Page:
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Vintage GP14 Open at Dovey Yacht Club

by Oliver Shaw 30 Jul 2010 09:41 BST 24-25 July 2010
Vintage GP14s at Aberdovey © Oliver Shaw

A total of 5 vintage boats plus one modern one turned up and sailed, four of them with sail numbers under 100. We put out that the fifth one was no. 47 with just a few parts borrowed from 4250, like the hull! She has alternatively been described as 4250 in drag (because she was wearing 47's sails). Between helmsmen and crews and visitors we also had moderately strong representation from three clubs; Holloway SC (Stewart Elder and entourage, with one boat), Gresford SC (Gareth & Naomi Morris plus 2 other members, with two boats), and Liverpool SC (myself plus 3 other members, with two boats), plus Peter James from Stoke on Trent.

A pity only that Gareth and team weren’t able to bring his second and newly acquired vintage boat, “Hawk”, no. 23, in which I have a vicarious interest. She was the first GP that I ever met, at age 8 or 9, when she was brand new and belonged to holiday friends of ours whom we met each year on Anglesey, the Birkett-Evans family. For a few years now Gareth and I have jointly been trying to track down her whereabouts, in my case purely for old times’ sake, and we were each of us in intermittent touch with her late owner. It was immaterial to me which of us acquired her, if indeed either of us, so long as she was in safe hands and we saw her occasionally, so I was delighted when quite recently Gareth managed to acquire her for eventual restoration. Doubly delighted, in fact, because I have enough boats on my plate without taking on yet another, but for old times’ sake I wanted her kept going, restored if necessary, and very much still in action. My personal next step is to try to make contact with David Birkett-Evans to see whether he has any interest in resurrecting the contact, both with myself and with his parents’ onetime new and much loved boat.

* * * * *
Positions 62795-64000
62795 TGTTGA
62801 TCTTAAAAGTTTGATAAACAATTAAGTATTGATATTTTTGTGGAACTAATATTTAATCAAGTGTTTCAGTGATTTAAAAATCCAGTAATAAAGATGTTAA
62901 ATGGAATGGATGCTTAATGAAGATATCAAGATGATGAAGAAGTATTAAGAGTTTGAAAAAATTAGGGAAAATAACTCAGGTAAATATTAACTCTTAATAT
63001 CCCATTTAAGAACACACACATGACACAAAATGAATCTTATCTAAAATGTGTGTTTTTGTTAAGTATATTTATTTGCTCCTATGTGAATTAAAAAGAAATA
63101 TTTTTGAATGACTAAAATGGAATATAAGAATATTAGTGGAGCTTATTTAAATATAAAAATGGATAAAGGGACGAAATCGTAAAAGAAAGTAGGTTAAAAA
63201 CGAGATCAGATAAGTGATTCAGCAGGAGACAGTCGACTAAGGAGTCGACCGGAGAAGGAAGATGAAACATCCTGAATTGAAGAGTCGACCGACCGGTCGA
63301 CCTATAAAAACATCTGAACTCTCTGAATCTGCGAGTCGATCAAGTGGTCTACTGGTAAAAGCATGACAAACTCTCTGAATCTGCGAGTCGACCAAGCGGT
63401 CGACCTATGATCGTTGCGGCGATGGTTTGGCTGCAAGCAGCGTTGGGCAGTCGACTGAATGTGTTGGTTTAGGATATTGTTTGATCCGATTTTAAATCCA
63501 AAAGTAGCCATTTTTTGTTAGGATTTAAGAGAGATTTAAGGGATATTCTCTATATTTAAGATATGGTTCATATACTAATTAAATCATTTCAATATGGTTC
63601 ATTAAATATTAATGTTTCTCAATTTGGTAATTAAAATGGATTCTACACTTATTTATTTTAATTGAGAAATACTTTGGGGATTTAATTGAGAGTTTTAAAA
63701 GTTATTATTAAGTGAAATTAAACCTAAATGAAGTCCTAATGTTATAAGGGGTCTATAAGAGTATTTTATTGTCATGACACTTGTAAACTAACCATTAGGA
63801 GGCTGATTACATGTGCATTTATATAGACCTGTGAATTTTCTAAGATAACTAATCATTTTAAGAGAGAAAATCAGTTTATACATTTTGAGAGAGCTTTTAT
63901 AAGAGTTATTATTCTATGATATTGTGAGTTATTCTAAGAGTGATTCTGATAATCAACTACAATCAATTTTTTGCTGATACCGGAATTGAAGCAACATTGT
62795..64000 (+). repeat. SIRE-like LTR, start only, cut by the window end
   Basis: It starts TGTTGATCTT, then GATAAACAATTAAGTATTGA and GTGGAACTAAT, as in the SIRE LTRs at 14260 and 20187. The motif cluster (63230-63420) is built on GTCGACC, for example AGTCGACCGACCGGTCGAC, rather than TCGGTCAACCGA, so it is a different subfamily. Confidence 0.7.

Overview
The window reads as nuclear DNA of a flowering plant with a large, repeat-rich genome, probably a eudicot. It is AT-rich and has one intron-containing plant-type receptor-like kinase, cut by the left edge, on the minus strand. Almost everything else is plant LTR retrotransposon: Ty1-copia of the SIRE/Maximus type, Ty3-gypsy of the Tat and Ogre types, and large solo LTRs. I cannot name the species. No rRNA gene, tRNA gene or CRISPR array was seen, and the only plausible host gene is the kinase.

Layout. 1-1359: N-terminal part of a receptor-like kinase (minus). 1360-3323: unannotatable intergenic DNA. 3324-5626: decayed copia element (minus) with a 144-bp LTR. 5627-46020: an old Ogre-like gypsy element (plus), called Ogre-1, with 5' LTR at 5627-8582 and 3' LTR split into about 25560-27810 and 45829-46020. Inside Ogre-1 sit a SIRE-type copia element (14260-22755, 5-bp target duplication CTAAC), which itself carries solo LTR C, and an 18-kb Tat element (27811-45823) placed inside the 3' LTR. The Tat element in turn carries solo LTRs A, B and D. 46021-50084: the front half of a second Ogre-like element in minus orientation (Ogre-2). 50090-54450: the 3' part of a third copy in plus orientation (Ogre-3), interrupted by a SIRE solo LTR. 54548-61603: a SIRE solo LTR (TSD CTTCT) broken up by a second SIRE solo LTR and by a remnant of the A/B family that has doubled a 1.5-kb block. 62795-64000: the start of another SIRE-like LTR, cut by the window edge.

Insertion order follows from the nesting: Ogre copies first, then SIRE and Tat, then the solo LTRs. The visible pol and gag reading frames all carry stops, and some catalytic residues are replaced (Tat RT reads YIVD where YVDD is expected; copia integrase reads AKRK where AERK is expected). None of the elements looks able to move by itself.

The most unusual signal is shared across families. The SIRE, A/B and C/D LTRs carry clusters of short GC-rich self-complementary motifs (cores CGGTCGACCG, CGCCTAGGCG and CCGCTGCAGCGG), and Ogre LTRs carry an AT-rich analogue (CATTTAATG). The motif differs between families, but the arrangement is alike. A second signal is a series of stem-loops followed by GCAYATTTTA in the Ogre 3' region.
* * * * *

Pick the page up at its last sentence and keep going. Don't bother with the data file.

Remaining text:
There was until a fairly late stage a realistic expectation that we might also have the famed "Mizpah" (no. 19) with us, famed for her immaculate full restoration. There was also at one stage a sporting chance that we might get 47 down "as is"; we have just rebuilt the (wooden) mast, and the hull is currently drying out prior to starting restoration, but in the event we decided that it was not possible to bring her. I was also trying to get "Elizah Jane" (no. 43) to join us; a few years ago I was peripherally involved in her restoration, by way of email advice and also supplying one or two parts.

Better luck next year, perhaps, for all of these; and the good news is that this weekend is indeed now set to become an annual event.

We were greeted with glorious summer sunshine on the Friday, and immediately they arrived Stewart Elder and his crew Chris Weston launched "Aeolian" (no. 28) and went for a brief sail. I rather regretted that I had not done likewise, but I had left my crew pitching camp and brought Kevin's crew (John LeGuen) down with me just to help rig the boat, so John didn't have his sailing kit with him.